Activision is Taking EngineOwning to Court
Activision is doubling down on its approach to players caught cheating online. The massive video game publisher has been specifically targeting players who use software like that distributed by EngineOwning in recent months. They have banned players from Call of Duty: Warzone and Call of Duty: Vanguard. But now Activision has seemingly turned its attention to one of the companies enabling these cheaters.
EngineOwning is a platform that has been distributing cheats and hacks for different multiplayer games since 2014. However, the company may soon be paying the price for providing these advantages to Call of Duty players thanks to Activision’s intervention.
Activision filed a lawsuit yesterday, claiming that EngineOwning’s development and sale of these various modifications and cheats directly violate the company’s publisher rights. The company also provides a long history, dating back to Modern Warfare 3. It details the various cheats and hacks EngineOwning has produced.
Activision is demanding the company immediately put a stop to “unlawful conduct” in their games. They are asking the court to prevent the sale of “malicious software products designed to enable members of the public to gain unfair competitive advantages”.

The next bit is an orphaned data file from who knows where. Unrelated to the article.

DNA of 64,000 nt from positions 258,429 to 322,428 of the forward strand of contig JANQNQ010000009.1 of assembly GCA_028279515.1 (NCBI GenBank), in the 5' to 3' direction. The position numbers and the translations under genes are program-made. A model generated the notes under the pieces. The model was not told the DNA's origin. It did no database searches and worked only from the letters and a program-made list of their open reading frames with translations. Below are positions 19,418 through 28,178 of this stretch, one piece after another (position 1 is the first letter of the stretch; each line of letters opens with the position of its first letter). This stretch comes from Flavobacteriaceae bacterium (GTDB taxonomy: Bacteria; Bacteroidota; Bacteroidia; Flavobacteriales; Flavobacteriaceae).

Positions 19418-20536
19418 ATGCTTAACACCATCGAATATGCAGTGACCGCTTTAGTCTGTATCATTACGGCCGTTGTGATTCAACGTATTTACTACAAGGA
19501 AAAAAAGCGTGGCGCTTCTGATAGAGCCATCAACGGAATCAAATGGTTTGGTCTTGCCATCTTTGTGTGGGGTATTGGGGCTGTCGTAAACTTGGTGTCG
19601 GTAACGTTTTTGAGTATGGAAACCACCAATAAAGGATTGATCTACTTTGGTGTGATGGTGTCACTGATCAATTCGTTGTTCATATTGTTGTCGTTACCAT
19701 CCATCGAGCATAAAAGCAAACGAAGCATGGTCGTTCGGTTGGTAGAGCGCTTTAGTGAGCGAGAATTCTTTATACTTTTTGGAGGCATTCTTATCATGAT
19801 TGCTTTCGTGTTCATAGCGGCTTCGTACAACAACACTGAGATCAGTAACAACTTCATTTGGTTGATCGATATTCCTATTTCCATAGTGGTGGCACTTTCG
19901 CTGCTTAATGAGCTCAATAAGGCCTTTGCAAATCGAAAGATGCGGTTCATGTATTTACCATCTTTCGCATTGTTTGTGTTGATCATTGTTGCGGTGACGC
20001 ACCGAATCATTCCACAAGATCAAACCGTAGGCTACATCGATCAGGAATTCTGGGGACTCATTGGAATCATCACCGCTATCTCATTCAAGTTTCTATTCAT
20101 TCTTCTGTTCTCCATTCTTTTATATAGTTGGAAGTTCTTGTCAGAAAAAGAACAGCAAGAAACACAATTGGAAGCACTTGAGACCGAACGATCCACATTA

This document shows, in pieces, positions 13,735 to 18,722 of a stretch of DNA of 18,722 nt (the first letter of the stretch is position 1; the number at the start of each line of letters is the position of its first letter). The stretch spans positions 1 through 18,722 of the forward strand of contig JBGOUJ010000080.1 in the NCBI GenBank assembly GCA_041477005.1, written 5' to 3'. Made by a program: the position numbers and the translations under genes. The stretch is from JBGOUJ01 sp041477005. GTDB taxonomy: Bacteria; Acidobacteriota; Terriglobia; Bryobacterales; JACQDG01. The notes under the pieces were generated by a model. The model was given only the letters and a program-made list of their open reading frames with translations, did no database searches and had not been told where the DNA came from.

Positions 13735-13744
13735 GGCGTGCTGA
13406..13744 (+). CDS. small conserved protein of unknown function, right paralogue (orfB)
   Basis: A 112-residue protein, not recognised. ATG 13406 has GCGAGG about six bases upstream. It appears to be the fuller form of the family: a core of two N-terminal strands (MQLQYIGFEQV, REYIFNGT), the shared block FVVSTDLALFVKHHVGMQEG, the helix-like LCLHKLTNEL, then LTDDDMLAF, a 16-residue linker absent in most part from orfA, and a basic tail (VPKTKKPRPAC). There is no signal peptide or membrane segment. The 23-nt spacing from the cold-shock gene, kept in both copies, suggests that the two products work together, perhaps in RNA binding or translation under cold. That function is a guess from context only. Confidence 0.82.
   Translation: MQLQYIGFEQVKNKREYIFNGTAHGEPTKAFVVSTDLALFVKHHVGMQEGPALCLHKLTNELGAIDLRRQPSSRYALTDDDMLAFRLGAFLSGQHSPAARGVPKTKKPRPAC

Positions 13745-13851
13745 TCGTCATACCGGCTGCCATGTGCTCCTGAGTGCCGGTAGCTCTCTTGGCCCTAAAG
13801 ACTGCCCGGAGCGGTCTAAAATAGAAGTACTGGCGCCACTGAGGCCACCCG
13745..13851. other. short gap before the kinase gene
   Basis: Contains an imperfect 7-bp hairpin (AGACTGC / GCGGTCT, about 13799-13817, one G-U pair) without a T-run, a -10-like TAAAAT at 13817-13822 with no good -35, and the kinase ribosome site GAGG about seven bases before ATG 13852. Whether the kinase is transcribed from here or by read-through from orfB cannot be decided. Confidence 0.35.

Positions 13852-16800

Moreover, the lawsuit goes further than the Call of Duty games. Activision also mentions a possible Overwatch hack EngineOwning is working on, which was teased in a tweet as recently as yesterday.
This is not the company’s first interaction with cheat distributors. Activision has also successfully shut down cheat manufacturers in the past. But what exactly will come of this lawsuit remains to be seen. However, it is clear Activision is doubling down on targeting cheating software and those that use it.
What do you think this means for Call of Duty going forward?